Allentown Diocese cuts office staff by nearly 25% to pay for sex abuse victims

By Emily Opilo
Morning Call
July 1, 2019

The Allentown Diocese will cut its office staff by nearly a quarter and enact a pay freeze in an effort to pay for victims of clergy sexual abuse, officials announced Monday.

The Allentown Diocese has cut its office staff by nearly a quarter and enacted a pay freeze to help compensate victims of clergy sexual abuse, officials announced Monday.

The cuts, effective last Friday, were centered in the diocesan’s administrative office, where 96 people worked prior to the reductions, according to a news release from diocese spokesman Matt Kerr. Most of the cuts were made through attrition, and a voluntary retirement program was offered, according to the diocese.

Kerr would not disclose how many of the 23 affected positions were eliminated via layoffs.

A victims compensation fund was created in April in response to a grand jury report released last summer that detailed sexual abuse accusations against 301 priests statewide involving hundreds of children over several decades. The report named 37 priests from the Allentown Diocese, and the diocese added another 15 names to the list.

A five-month window to file claims with the fund will close in September.

Allentown has set aside millions for the fund, which will not tap future collections from Masses, or school and parish funds, according to the diocese. The fund was expected to be built on available cash, borrowed money and the sale of assets.

While no future collections will be used, the diocese’s existing assets were accumulated via donations — the church’s only source of revenue — and investments of that money made by the diocese, Kerr said Monday.

Diocese officials would not specify in April how much money was available in the fund, but said it would provide a public report on the number of victims and the total amount paid at the conclusion of the program.

The number of claims filed so far, which has not been disclosed, was not a factor when making the staffing reductions, Kerr said.

Diocese officials said Monday cash reserves are no longer available to cover budget deficits.

“When the Independent Reconciliation and Compensation Program was announced, the Diocese said funding it would place diocesan operations under severe financial stress,” the diocese said in the news release. “Therefore, cost reductions were necessary to enable charitable and pastoral programs to continue.”

The diocese, with 150 active and retired priests, serves about 260,000 Catholics in 89 parishes across Berks, Carbon, Lehigh, Northampton and Schuylkill counties.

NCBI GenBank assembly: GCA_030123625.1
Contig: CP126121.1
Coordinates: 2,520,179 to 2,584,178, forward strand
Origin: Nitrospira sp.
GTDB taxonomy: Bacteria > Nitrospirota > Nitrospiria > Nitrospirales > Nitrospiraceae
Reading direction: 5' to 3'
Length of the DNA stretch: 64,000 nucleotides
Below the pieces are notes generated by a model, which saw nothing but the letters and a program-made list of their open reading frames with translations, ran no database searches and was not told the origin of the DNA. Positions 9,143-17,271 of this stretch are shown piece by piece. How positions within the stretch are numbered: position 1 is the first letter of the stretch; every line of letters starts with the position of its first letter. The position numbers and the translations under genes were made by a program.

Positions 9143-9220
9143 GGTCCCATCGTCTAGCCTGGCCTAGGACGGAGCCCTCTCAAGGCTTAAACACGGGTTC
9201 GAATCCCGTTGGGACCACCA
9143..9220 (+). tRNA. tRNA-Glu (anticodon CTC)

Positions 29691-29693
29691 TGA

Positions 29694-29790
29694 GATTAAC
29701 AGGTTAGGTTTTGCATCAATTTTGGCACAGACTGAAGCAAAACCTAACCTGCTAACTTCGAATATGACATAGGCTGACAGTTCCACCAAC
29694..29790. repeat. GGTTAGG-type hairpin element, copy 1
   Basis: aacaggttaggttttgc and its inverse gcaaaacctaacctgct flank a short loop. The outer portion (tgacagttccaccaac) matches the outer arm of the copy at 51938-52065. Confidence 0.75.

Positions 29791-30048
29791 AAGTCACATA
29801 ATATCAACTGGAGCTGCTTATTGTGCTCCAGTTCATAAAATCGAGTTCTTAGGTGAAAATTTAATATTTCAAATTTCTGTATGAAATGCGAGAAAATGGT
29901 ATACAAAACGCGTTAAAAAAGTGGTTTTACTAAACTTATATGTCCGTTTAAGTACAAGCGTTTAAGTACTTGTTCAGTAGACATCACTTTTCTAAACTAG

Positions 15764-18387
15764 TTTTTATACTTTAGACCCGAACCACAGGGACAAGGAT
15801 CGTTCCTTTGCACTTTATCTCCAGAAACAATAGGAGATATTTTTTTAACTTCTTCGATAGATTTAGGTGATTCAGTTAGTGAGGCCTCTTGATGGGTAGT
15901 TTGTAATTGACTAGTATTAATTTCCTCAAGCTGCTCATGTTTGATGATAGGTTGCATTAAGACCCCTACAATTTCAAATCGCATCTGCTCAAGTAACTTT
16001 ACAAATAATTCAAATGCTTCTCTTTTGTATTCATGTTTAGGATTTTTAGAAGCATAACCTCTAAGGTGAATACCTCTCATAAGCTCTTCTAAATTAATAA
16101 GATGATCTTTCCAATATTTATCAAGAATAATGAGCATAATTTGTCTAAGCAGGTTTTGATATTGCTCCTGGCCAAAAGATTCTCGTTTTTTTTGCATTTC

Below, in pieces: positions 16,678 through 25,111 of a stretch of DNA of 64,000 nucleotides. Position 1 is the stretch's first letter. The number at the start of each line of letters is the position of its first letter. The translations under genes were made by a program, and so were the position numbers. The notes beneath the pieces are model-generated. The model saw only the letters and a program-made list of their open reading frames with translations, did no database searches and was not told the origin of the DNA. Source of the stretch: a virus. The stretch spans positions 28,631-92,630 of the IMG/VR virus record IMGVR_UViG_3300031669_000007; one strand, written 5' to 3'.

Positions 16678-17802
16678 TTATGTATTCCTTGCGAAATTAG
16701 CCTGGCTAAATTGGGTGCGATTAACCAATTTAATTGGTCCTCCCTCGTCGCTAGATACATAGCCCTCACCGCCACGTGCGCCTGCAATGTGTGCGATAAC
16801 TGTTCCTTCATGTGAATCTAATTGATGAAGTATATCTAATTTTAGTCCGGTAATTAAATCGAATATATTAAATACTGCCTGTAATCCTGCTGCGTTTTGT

The diocese restructured some departments as part of the staffing changes. The pay freeze affected both employees as well as clergy in administrative roles, according to the news release.

Some employees were given less than one week’s notice, according to sources with direct knowledge who did not want to be identified for fear of repercussions.

The compensation fund, known as the Allentown Diocese Independent Reconciliation and Compensation Program, is administered by attorney Kenneth Feinberg and his business manager, Camille Biros, in Washington.

The program will also be operated by an independent oversight committee chaired by retired federal Judge Edward N. Cahn and including Lisa B. Garbacik, executive director of human resources and Title IX coordinator at Cedar Crest College, and former Northampton County state Rep. Richard Grucela.

Feinberg and Biros will be responsible for evaluating each claim and determining how much each victim will receive. Those who make claims are not required to accept the compensation offer. Victims suing the diocese can seek a settlement via the compensation program, but would be required to drop their lawsuits to accept the settlement.

Fund administrators will consider medical and psychological documentation from victims as well as their age when the abuse began, the nature of the abuse, the impact on the victim’s life and whether drugs, alcohol or pornography were provided to the victim.

Before the grand jury revelations, the Catholic Church in the U.S. was already grappling with the financial implications of declining ranks. Attendance fell from 45% between 2005 and 2008 to 39% from 2014 to 2017, according to Gallup. In 1955, attendance was 75%.




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